Puget Sound Fire personnel push a new engine into Station 77 in Kent as part of a tradition for new engines. Engine 77 went into service last month. COURTESY PHOTO, Puget Sound Fire

Puget Sound Fire personnel push a new engine into Station 77 in Kent as part of a tradition for new engines. Engine 77 went into service last month. COURTESY PHOTO, Puget Sound Fire

Kent’s Puget Sound Fire purchases two new engines

Pierce Enforcer vehicles cost $618,000 each

Puget Sound Regional Fire Authority recently added two new engines, one in Kent and one in SeaTac.

The two new Pierce Enforcer engines went into service as Engine 77 in Kent and Engine 47 in SeaTac. SeaTac contracts with Puget Sound Fire, which broke off from the city of Kent in 2010 when voters approved a regional fire authority funded by property taxes and fire benefit charges (a variable rate fee). The new engines are the first to have the new color scheme of gray over red. Engine 47 also will have the new SeaTac/Puget Sound Fire logo.

Each engine cost the agency $618,000, according to an email from Deputy Chief Mark Jones. Appleton-Wisconsin-based Pierce Manufacturing Inc., a subsidiary of the Oshkosh Corp., built the engines. Jones said the new engines replaced two old engines that were 18 years old. Both of the old engines will serve as reserve (backup) engines for the next five years. Puget Sound Fire paid for the engines out of its capital budget.

“We have a list of engines and their lifespan mapped out for 30 years,” Jones said about setting aside funds for new vehicles. “We create our capital plan to support replacing apparatus when they have reached the end of their lifecycle.”

The average life span depends on the utilization, quality of the equipment and replacement model, Jones said.

“We are working towards a replacement cycle of our pumpers of 15 years with the plan having an engine in front line service for 10 years and then moved to reserve for the remaining five,” Jones said.

Engine 77 operates out of Fire Station 77, 20717 132nd Ave. SE.

“These Enforcers are a slightly smaller version of the engines we have purchased in the past making them more maneuverable and economical while still carrying the same amount of hose and water as previous versions,” according to a Puget Sound Fire media release. “The apparatus spec committee put a lot of effort into soliciting input form the crews that would be responding and working off of this new design to come up with a good looking and functional fire engine to serve the community for years to come. This design is to become the standard for Puget Sound Fire.”

Firefighters last month celebrated two housing ceremonies for the new engines.

The housing ceremony is a tradition in the fire service. Early hand drawn hose carts had to be pushed back into the fire station. Later horse drawn steam engines were difficult to align with the filling hoses, so the horses were disconnected, and the apparatus pushed back into place.

The housing ceremony also incorporates other fire service traditions to honor those that came before us such as the ringing of the bell and the “wet down.” As much as a nod to the past, the housing ceremony is also a display of unity among all those in attendance to “push” the new engine back into the station.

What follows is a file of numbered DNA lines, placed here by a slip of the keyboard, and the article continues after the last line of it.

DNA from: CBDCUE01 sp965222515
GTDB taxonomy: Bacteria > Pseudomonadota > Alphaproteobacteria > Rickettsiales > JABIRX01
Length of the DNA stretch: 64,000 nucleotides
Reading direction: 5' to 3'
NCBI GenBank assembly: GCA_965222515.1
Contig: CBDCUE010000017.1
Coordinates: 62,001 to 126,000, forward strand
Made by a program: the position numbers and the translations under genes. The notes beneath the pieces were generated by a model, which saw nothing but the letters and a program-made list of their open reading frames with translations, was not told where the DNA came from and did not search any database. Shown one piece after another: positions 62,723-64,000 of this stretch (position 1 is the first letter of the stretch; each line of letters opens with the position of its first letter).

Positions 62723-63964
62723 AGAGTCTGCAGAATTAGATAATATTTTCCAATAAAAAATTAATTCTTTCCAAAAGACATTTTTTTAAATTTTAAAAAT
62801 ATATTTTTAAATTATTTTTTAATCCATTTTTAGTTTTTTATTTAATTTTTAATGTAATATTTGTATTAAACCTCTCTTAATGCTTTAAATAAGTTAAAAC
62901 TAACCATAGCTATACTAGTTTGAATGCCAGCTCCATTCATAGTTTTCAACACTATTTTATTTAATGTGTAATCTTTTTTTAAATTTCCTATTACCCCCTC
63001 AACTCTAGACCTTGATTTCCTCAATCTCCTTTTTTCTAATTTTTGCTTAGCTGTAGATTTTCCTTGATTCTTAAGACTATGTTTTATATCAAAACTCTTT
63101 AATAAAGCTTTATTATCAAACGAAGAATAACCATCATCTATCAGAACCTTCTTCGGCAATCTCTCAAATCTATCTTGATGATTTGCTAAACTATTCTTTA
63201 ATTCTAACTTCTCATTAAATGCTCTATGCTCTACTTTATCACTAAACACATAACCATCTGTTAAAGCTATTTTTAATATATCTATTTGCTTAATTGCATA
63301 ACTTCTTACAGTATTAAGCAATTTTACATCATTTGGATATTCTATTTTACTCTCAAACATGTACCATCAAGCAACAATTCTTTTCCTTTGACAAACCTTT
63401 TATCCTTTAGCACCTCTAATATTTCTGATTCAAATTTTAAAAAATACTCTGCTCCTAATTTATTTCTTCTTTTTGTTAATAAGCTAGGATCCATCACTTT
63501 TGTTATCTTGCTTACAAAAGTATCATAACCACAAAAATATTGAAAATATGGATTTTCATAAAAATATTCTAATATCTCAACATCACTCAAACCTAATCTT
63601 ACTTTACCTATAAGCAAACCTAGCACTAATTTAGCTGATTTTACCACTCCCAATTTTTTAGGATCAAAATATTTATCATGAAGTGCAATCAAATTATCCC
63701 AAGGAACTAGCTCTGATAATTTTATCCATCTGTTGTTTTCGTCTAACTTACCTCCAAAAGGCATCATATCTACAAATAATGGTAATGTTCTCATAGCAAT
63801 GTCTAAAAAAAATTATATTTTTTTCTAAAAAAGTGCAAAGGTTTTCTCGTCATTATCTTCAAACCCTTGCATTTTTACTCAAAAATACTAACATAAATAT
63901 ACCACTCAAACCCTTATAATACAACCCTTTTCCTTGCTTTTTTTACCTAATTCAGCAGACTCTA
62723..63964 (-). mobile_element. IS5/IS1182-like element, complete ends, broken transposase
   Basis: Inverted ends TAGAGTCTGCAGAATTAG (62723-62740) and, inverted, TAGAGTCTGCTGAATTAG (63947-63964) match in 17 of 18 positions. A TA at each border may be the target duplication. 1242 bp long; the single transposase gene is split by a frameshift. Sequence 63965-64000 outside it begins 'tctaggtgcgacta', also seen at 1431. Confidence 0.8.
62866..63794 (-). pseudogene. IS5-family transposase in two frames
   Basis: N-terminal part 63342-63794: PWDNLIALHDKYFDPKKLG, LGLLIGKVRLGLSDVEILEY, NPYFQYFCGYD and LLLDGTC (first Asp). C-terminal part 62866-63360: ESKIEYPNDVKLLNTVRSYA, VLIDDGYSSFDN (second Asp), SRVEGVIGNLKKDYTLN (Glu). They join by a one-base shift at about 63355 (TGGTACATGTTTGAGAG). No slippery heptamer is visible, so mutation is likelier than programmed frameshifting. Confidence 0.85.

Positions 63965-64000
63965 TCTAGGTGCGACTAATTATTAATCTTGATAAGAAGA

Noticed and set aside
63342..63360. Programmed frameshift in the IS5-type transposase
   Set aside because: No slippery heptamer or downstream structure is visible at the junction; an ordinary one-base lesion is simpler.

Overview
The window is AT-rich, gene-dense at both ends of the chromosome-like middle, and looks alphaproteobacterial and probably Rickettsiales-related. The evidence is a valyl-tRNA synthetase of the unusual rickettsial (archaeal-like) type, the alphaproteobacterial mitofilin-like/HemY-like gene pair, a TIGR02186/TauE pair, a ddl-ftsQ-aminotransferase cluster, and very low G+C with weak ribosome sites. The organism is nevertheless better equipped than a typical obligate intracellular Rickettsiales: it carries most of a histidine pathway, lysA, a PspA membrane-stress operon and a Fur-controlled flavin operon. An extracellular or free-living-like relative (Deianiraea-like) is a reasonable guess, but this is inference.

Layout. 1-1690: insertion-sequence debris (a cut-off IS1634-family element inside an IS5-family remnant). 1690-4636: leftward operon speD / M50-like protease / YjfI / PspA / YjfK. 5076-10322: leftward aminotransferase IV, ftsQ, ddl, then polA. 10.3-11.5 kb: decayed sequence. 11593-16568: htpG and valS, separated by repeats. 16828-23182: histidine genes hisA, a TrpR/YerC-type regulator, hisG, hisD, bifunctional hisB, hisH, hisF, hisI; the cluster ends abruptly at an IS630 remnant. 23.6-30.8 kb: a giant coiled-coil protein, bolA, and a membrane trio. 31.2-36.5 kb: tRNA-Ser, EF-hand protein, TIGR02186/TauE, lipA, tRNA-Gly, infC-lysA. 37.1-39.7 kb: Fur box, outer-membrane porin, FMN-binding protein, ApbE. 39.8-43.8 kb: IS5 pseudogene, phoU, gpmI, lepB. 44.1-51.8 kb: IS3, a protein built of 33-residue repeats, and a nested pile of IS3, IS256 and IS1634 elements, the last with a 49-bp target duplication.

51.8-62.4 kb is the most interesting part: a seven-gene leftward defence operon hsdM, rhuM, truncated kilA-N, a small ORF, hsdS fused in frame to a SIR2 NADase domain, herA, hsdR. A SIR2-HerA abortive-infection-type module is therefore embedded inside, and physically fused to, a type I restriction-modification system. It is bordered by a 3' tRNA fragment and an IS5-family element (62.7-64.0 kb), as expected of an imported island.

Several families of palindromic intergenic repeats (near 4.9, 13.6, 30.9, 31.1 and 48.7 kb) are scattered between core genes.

Talk to us

Please share your story tips by emailing editor@kentreporter.com.

To share your opinion for publication, submit a letter through our website https://www.kentreporter.com/submit-letter/. Include your name, address and daytime phone number. (We’ll only publish your name and hometown.) Please keep letters to 300 words or less.

More in News

Drive-thru COVID-19 virus testing last week in the parking lot near Everett Memorial Stadium in Everett. A study by the University of Washington and UnitedHealth Group, conducted at Everett Clinic locations, found that a less-intrusive form of the coronavirus test would require fewer precautions by health care workers. (Andy Bronson / The Herald)
New self-swab COVID-19 test is just as accurate, study finds

The study, under peer review, was led by an Everett Clinic doctor. It could speed up testing nationwide.

Life Care Center (LCC) of Kirkland is facing more than $600,000 in fines for its response to the COVID-19 outbreak in its facility. Samantha Pak/Sound Publishing
Life Care in Kirkland facing more than $600K in fines for COVID-19 response

The facility has until Sept. 16 to pay or address areas of concern or it will be terminated.

Dentist checking patient’s teeth. Sound Publishing file photo
Dental foundation serves Medicaid patients through COVID-19

The Arcora Foundation is also attempting to expand its urgent care database, allowing those with different insurances to use its services during the outbreak.

Fire displaces family of five at Kent home | Update

Thursday evening in 15000 block of SE 274th Place

Gov. Jay Inslee during a press conference April 2, 2020. (Photo courtesy of Gov. Inslee’s Facebook page)
Gov. Inslee extends stay-home order to May 4

As in other states, demand for intensive health care due to COVID-19 is expected to peak later in April.

City of Kent jail population reduced to 50 from 134

Bookings cut to prevent COVID-19 outbreak among inmates

Evelyn and Bill Allcorn. Courtesy photo
‘Don’t assume it can’t happen to you’

Federal Way resident shares story of her husband’s battle with COVID-19

Unemployment claims continue to climb

For the week of March 22-28, claims have reached more than 181,000.

Most Read